Congress Approves Spending Bill Protecting Medical Marijuana States from Federal Interference
Legislation renews spending restrictions that prevent federal law enforcement from targeting medical marijuana patients and businesses in compliance with state law
WASHINGTON — A spending bill passed by Congress early Friday contains language that renews restrictions on the use of federal funds to interfere with state medical marijuana programs. If approved by the president, the legislation will continue to prevent the Department of Justice from spending resources to target medical marijuana patients and providers who are in compliance with state law. These protections are set to expire on September 30and would need to be renewed in the FY2019 spending bill. This language was originally approved in 2014 and has been included in every subsequent budget agreement.
On January 4, Attorney General Jeff Sessions rescinded a Department of Justice policy instituted in 2013 that directed federal prosecutors not to enforce federal marijuana laws against individuals and businesses that are in compliance with state medical or adult-use marijuana laws. This move created uncertainty in states where marijuana is legal for adults, but passage of the spending bill ensures that medical marijuana programs will still be protected for the remainder of the fiscal year.
“Patients across the country will be relieved to hear that Congress has maintained the current policy of allowing states to make their own decisions on medical marijuana policy,” said Matthew Schweich, executive director for the Marijuana Policy Project. “A strong majority of American voters oppose federal interference in state-level marijuana laws. Any actions by the federal government against medical marijuana patients or their providers would represent a dangerous and unjust backwards step on public health. Lawmakers are increasingly recognizing the benefits of medical marijuana, as well as the role it can play in our efforts to combat a nationwide opioid crisis that tragically claimed the lives of tens of thousands of Americans last year.”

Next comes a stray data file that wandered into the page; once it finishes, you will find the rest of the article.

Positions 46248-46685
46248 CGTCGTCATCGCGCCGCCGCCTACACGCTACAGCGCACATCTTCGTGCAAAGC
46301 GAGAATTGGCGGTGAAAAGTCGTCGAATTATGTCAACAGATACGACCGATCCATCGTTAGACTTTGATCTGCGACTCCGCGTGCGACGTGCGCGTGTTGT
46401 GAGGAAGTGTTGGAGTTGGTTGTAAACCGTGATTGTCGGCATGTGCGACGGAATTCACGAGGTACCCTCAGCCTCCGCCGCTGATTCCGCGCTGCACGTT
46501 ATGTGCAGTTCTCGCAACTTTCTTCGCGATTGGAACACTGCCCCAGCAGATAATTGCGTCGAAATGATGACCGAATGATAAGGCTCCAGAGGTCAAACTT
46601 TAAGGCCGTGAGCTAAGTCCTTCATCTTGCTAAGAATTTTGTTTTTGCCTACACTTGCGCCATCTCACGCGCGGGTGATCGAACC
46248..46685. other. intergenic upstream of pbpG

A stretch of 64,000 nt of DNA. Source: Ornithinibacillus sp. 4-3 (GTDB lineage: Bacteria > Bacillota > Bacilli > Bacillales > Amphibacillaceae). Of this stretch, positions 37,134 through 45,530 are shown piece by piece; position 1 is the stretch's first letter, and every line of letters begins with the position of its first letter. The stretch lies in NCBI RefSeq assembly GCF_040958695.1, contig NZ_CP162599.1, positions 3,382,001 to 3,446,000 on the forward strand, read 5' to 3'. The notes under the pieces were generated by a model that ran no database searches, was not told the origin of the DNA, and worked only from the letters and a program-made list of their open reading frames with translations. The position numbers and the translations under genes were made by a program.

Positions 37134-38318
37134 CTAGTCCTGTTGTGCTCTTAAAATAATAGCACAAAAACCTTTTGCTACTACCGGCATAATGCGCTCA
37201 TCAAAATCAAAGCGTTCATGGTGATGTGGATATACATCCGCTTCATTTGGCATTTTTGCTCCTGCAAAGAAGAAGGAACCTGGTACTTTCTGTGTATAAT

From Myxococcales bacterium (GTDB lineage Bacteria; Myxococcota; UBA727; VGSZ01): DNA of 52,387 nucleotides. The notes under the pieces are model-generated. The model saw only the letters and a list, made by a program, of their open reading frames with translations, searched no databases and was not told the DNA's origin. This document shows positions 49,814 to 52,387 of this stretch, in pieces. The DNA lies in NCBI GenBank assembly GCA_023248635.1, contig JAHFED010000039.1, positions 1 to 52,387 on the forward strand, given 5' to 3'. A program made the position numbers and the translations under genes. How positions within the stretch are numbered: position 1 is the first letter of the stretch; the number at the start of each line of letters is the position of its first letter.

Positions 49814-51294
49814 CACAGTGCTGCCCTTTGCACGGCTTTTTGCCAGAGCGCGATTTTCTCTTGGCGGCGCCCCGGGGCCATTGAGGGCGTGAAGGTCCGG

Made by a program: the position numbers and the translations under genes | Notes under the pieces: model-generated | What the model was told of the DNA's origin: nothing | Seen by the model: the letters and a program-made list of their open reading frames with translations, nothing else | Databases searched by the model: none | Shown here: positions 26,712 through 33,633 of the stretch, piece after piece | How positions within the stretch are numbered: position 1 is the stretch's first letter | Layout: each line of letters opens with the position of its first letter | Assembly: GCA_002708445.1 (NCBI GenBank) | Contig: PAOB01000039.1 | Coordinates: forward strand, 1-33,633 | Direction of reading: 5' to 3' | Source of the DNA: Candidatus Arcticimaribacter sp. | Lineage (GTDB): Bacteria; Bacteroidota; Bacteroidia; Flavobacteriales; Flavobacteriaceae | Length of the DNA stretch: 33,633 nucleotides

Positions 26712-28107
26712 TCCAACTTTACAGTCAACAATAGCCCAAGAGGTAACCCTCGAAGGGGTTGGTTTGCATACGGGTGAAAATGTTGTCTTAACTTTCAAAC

Recent studies suggest that marijuana may be used to treat opiate addiction as well as many of the conditions for which opiates are commonly prescribed. Several states where marijuana is legal for medical purposes have shown links between reforming their marijuana laws and positive opiate-related public health outcomes.
“It is imperative that Congress continue to include these temporary protections in the federal budget until comprehensive marijuana policy reforms are passed,” Schweich continued.
Twenty-nine states, the District of Columbia, and the U.S. territories of Guam and Puerto Rico have enacted effective medical marijuana laws. Marijuana is legal and regulated for adults in eight states, and adult possession and limited home cultivation are legal in Vermont and the District of Columbia.
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